Sunday 24 February 2013

Speechless by Hannah Harrington

Published by Mira Ink in February 2013
Keeping secrets isn't my speciality. It never has been, ever since kindergarten when I found out Becky Swanson had a crush on Tommy Barnes, and I managed to circulated that fact to the entire class, including Tommy himself, within our fifteen minute recess-a pretty impressive feat, in retrospect. That was ten years ago, and it still may hold the record for my personal best.
Goodreads Summary
Everyone knows that Chelsea Knot can’t keep a secret
Until now. Because the last secret she shared turned her into a social outcast—and nearly got someone killed.
Now Chelsea has taken a vow of silence—to learn to keep her mouth shut, and to stop hurting anyone else. And if she thinks keeping secrets is hard, not speaking up when she’s ignored, ridiculed and even attacked is worse.
But there’s strength in silence, and in the new friends who are, shockingly, coming her way—people she never noticed before; a boy she might even fall for. If only her new friends can forgive what she’s done. If only she can forgive herself.
This book really surprised me. I had read the author's first book and it hadn't caught my interest as much as other people's, so I was slightly blasé about Speechless. What I found from the very first page of Speechless, was a very powerful book with an extremely strong opening that shows the reality of bullying and gossip that occurs so frequently in schools these days. The author has captured the internet/phone bullying era perfectly.
Chelsea comes across as shallow to begin with. She lives and breathes for a good bit of gossip, regardless of how it might hurt someone. Until the inevitable happens and her big mouth leads to someone nearly losing their life. Chelsea is fully aware of who committed the crime and realises that this time, she needs to open her mouth to tell the truth, even if it means she will be bullied by everyone at school. As soon as Chelsea tells the truth and takes a vow of silence, you see her begin to transform from mean girl, into thoughtful, kind hearted girl. She learns the true value of friendship as the people who should really hate her, become her real friends. Her previous group of friends come across as superficial and flat and it shows they were definitely not worth knowing.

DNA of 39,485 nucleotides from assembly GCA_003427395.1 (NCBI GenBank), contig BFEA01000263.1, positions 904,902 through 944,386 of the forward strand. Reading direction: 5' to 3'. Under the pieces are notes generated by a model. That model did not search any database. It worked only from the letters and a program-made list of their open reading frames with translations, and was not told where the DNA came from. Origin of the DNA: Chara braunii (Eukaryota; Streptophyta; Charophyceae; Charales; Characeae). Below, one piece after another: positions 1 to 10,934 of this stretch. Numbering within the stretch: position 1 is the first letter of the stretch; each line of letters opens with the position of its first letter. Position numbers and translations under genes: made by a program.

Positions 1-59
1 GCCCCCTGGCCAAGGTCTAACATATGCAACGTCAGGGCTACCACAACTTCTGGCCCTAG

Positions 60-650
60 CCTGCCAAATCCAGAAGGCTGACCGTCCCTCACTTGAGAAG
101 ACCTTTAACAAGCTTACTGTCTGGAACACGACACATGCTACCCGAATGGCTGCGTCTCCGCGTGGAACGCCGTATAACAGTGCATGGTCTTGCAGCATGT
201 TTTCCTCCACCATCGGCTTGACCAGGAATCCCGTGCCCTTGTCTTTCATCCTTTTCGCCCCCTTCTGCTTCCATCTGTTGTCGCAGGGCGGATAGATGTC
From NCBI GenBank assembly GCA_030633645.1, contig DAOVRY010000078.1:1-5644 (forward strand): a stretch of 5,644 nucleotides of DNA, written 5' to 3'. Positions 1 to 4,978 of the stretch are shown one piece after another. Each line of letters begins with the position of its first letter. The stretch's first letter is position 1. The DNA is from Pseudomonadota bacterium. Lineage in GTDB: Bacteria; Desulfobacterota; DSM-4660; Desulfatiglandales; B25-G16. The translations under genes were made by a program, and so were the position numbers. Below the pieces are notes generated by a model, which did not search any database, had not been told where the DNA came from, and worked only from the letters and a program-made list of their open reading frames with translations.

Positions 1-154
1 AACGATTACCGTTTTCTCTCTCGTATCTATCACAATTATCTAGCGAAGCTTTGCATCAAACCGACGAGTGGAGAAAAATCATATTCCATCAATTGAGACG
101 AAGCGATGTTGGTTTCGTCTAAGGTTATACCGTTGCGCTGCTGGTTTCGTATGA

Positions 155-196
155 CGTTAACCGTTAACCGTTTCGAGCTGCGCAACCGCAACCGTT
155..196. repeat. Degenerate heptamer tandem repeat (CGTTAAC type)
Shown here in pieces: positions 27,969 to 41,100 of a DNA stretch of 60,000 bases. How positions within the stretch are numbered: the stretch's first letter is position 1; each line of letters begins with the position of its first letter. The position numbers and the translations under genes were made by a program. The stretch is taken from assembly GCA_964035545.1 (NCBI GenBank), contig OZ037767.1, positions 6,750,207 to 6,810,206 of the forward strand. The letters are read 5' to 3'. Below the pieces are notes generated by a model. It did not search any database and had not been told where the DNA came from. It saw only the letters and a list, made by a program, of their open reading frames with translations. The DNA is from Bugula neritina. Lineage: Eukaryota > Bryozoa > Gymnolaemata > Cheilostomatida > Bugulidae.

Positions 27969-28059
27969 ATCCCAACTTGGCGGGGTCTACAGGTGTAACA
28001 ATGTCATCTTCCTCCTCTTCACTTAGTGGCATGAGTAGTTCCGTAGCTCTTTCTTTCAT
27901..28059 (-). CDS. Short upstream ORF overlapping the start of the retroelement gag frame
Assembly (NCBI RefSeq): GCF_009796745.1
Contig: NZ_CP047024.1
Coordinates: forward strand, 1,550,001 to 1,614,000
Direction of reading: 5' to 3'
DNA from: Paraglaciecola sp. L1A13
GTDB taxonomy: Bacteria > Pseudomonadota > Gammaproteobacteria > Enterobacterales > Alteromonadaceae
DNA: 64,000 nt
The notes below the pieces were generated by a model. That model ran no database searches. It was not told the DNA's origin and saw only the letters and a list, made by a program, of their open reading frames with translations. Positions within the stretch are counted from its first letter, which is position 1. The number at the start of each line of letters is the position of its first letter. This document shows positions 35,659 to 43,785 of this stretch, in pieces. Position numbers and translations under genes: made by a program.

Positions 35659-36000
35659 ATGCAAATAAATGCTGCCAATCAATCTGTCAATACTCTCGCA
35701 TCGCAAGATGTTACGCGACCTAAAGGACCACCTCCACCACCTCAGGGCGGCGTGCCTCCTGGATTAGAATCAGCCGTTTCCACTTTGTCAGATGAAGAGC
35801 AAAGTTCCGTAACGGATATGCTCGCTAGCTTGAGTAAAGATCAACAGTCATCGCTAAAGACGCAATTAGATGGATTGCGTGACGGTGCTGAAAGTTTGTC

I loved Sam! He is the original gorgeous geek. With his glasses and eclectic dress sense, he just came across as completely gorgeous. And I adored the diner. It took me back to university days when I spent every spare minute working in an American diner.
Chelsea really suffers at the hands of the bullies. How she stayed strong throughout the bullying I honestly don't know.
The book has a Pretty In Pink feel to it, especially with Chelsea attempting to make her own clothes. These are the first YA female characters who actually have hobbies that I would enjoy!
I think this book should really be on every teenager's reading list. It highlights just how wrong bullying is and would make a great study book for PSHE.


  1. Fab review - I really liked this one!

  2. I'm really looking forward to this, just need a chance to read it! Great review :)

  3. Fantastic book, and great review! :)

  4. This does sound like an excellent book for teens!

  5. Im glad you enjoyed this one Viv, I really did too but so many people seem not so keen on it!


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